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OAuth vulnerability threatens Azure accounts

3 min read

Original Post from SC Magazine
Author: Doug Olenick

There is a vulnerability
in specific Microsoft OAuth 2.0 applications that could let an attacker gain access
and control of a victim’s Azure account.

The flaw was
found by Cyberark researchers who noticed that many white-listed OAuth applications,
at least 54, automatically trust domains and sub-domains that are not
registered by Microsoft so anyone can do so. These apps are essentially given “approved”
status by default and can ask for an access_token.

“The
combination of these two factors makes it possible to produce an action with
the user’s permissions – including gaining access to Azure resources, AD
resources and more,” a Cyberark
report stated

To initiate
a takeover an attacker would have to convince the target to click on a link or
visit a compromised website. From here there are two paths an attacker can take
to gain control.

The link clicking
method sees the creation of a crafted link for Microsoft OAuth Web flow with
the vulnerable Microsoft applications; then sets the application_id to match
the vulnerable OAuth application; followed by setting the redirect_uri param to
the controlled white-listed domains. The attacker than changes the resource to
the one he wants to get access to on behalf of the user.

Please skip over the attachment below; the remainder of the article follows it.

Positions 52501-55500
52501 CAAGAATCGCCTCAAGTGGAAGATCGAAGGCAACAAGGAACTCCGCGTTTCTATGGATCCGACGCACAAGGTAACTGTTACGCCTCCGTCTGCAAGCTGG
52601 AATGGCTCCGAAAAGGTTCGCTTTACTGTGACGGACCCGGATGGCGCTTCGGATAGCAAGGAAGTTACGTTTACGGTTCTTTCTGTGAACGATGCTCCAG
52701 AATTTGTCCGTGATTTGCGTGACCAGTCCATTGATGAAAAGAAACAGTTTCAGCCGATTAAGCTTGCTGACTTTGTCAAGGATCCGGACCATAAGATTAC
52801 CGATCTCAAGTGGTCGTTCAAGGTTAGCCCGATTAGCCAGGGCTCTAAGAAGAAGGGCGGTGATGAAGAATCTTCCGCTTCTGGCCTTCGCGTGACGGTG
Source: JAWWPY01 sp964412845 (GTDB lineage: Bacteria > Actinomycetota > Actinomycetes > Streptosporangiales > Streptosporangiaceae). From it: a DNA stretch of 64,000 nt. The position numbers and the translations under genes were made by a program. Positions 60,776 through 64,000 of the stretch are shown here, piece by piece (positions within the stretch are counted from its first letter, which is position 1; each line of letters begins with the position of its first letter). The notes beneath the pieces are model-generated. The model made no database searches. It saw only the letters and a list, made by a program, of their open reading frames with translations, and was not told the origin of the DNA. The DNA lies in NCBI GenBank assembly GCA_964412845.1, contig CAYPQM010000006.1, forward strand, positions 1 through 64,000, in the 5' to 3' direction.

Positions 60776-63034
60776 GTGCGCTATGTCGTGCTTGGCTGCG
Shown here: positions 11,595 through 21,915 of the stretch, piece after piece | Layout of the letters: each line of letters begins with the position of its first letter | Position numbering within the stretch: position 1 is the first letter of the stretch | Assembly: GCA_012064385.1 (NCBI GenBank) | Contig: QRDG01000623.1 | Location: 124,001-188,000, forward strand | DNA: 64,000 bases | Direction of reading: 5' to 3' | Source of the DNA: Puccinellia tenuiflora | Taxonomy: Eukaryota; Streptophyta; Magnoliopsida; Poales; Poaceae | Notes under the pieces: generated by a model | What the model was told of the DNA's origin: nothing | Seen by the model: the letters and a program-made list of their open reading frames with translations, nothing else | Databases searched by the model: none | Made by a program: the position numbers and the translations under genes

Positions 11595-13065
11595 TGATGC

When the
victim clicks on the crafted link and microsoftonline.com redirects him to the
attacker’s domain with the access token and the Javascript running in the
domain sends API requests with the stolen access token.

To steps involved
when using a malicious website is basically the same, but with a few added
steps. After setting the redirect_uri parameter to the controlled, white-listed
domains the threat actor sets the resource parameter to the desired resource
that he wants to get access to on behalf of the user.

The attacker
than places an iframe in a website with the src attribute set to the crafted
link so when the victim browses through the ifram redirects the person to the
attacker’s fake website with the newly created access token. Then, as with the
link method, the Javascript running in the domain sends API requests with the
stolen access token.

“While OAuth
2.0 is an excellent solution for authorization, if misused or misconfigured, it
could have a tremendous impact, allowing for over-privileged third-party
applications or the eventual account takeover by malicious attackers,” Cyberark
said.

The company has
a free and automatic scanning tool for anyone to discover similar vulnerable
applications in their Azure environment at https://black.direct/

Cyberark also
has several recommendations to mitigate the vulnerability.

  • Make
    sure that all the trusted redirect URIs configured in the application are under
    your ownership.
  • Remove
    unnecessary redirect URIs.
  • Make
    sure the permissions that the OAuth application asks for are the least
    privileged one it needs.
  • Disable
    non-used applications.

The post OAuth vulnerability threatens Azure accounts appeared first on SC Media.


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Author: Doug Olenick

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